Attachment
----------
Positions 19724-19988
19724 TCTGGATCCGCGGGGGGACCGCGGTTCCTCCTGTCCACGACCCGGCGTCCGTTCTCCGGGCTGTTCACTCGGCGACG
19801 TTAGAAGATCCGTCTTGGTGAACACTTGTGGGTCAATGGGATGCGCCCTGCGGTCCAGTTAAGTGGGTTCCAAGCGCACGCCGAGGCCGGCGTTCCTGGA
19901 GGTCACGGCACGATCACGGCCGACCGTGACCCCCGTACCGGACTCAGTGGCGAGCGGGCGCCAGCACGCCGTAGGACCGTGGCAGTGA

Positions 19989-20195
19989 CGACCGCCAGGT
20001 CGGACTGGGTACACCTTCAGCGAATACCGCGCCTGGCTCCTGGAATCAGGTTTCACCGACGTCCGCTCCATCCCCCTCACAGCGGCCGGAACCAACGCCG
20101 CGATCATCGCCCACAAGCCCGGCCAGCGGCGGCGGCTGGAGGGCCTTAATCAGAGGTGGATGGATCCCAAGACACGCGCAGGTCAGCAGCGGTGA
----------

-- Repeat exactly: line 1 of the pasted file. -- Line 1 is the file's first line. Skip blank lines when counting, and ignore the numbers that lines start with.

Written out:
Positions 19724-19988